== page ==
Minister questions impartiality of UN High Commissioner

Pillay urges review of  security measures and detentions

By Dianne Silva

The much talked about United Nations Human Rights Council (UNHCR) session began in Geneva yesterday with a diplomatic spat between Human Rights High Commissioner Navanethem Pillay and the Sri Lankan delegation headed by Minister Mahinda Samarasinghe.  While Sri Lanka questioned the impartiality of the High Commissioner on the basis it could lead to a loss of confidence in the UNHRC mechanism, Ms. Pillay urged Sri Lanka to do a complete review of its security- related measures. “The counter measures adopted by various countries to combat terrorism have frequently been designed with insufficient regard to human rights.

This has all too often led to an erosion of rights and fostered a culture of diffidence and discrimination, which in turn, perpetuates cycles of violence and retribution. Sri Lanka is one such case,” she said in her opening remarks.

She followed up this statement by saying, “for three decades, not only has Sri Lanka suffered the brutal effects of terrorist acts, but the response of successive governments over the years has undermined independent institutions, human rights and the rule of law. I note the President’s decision to allow some emergency measures to lapse, but strongly urge the government to follow up with a comprehensive review of all security-related legislation and detentions.”

Minister Samarasinghe related events that he believed undermined the proper UN procedures. “On the 9th of this month at a luncheon briefing, we were given to understand that the High Commissioner for Human Rights had informed a group of countries that a decision had been taken by the Office of the UN Secretary-General to transmit the report of his Advisory Panel on Sri Lanka to your office. Previous to this communication, in the course of an interaction with you, Madam President, there was no direct reference to any such transmission. It was rather embarrassing that both you and I had to learn of it from a third party at the luncheon meeting in the presence of representatives of 29 Member States of the Council,” he said.

He questioned the High Commissioner’s impartiality and a loss of confidence in the UNHRC mechanism. “This, regrettably, may lead to a loss of confidence in the Office of the High Commissioner. We believe that she should abide by the same principles that govern the work of the Human Rights Council, such as universality, transparency, impartiality, objectivity and non-selectivity, with a view to enhancing the promotion and protection of human rights in a fair and equitable manner while recognizing the importance of the elimination of double standards and politicization. This incident raises serious concerns regarding the impartiality of the High Commissioner,” Mr. Samarasinghe had said.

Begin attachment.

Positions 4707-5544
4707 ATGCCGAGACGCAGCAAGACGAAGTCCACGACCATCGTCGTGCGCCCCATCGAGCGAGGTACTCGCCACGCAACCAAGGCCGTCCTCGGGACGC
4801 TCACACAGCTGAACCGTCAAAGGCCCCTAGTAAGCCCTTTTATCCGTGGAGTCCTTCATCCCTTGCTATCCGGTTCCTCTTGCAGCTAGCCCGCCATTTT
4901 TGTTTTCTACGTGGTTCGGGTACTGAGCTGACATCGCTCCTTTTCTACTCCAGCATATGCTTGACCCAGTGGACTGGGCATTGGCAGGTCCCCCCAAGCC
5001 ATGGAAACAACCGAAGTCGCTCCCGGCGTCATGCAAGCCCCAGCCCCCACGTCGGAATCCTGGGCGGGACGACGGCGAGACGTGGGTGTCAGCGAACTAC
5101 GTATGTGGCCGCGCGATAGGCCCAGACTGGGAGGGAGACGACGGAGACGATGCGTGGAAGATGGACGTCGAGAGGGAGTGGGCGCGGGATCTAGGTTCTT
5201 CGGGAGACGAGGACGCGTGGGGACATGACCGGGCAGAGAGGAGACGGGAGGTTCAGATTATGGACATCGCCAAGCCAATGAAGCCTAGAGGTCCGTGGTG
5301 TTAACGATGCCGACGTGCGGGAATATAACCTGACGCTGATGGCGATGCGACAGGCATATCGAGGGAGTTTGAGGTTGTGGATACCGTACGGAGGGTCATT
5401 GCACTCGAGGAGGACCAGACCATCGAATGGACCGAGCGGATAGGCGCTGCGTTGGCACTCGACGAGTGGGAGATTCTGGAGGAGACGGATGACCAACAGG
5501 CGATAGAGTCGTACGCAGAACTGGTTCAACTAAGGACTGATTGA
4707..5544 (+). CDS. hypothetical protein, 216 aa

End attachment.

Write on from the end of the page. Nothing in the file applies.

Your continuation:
He gave a stern warning to the international community, at the session which is expected to continue till the 30th of this month.  “Today it may be Sri Lanka but tomorrow it could be any other member state faced with this predicament,” he said.

Mr. Samarasinghe vigorously questioned the propriety of the Secretary-General’s expert panel report being presented before the Council.

“What needs to be borne in mind by all members of this august assembly is that this report never had the sanction of any inter-governmental body. It was purely an exercise of the prerogative of the Secretary-General to advise himself on issues concerning a Member State. How then, I ask, could such a report be brought to the attention of this Council in this unconventional and improper manner,” he asked.

Very positive response – GL

The Sri Lankan delegation to the United Nations Human Rights Council in Geneva has garnered a “very positive response” from 39 countries after meetings on Friday, Minister of External Affairs G. L. Peiris told Daily Mirror.

“We met with 29 countries in the afternoon and 10 countries in the

evening at a special event organized by the Lankan delegation in Geneva. These countries from the Middle East, Latin America and Africa gave us a very positive response for the good work we have accomplished in a very short period of time. They were very enthusiastic to hear of the work that we have done,” he said.

During these meetings the delegation led by Human Rights Minister Mahinda Samarasinghe had stressed two points. “We asked those gathered to pay close attention to the lapses in procedure at the UNHRC. There are very strict rules about what kind of material can be discussed and at which stage material can be presented,” said Prof. Peiris.

The second matter addressed was the importance for waiting for the Universal Periodic Review (UPR) in October 2012, when Sri Lanka would come up for discussions. “Besides the UPR, Sri Lanka has engaged very constructively with the UNHRC and the international community, with candour, and this must be respected,” Peiris had told those at the meeting on Friday.

Source: Daily Mirror – 13.09.2011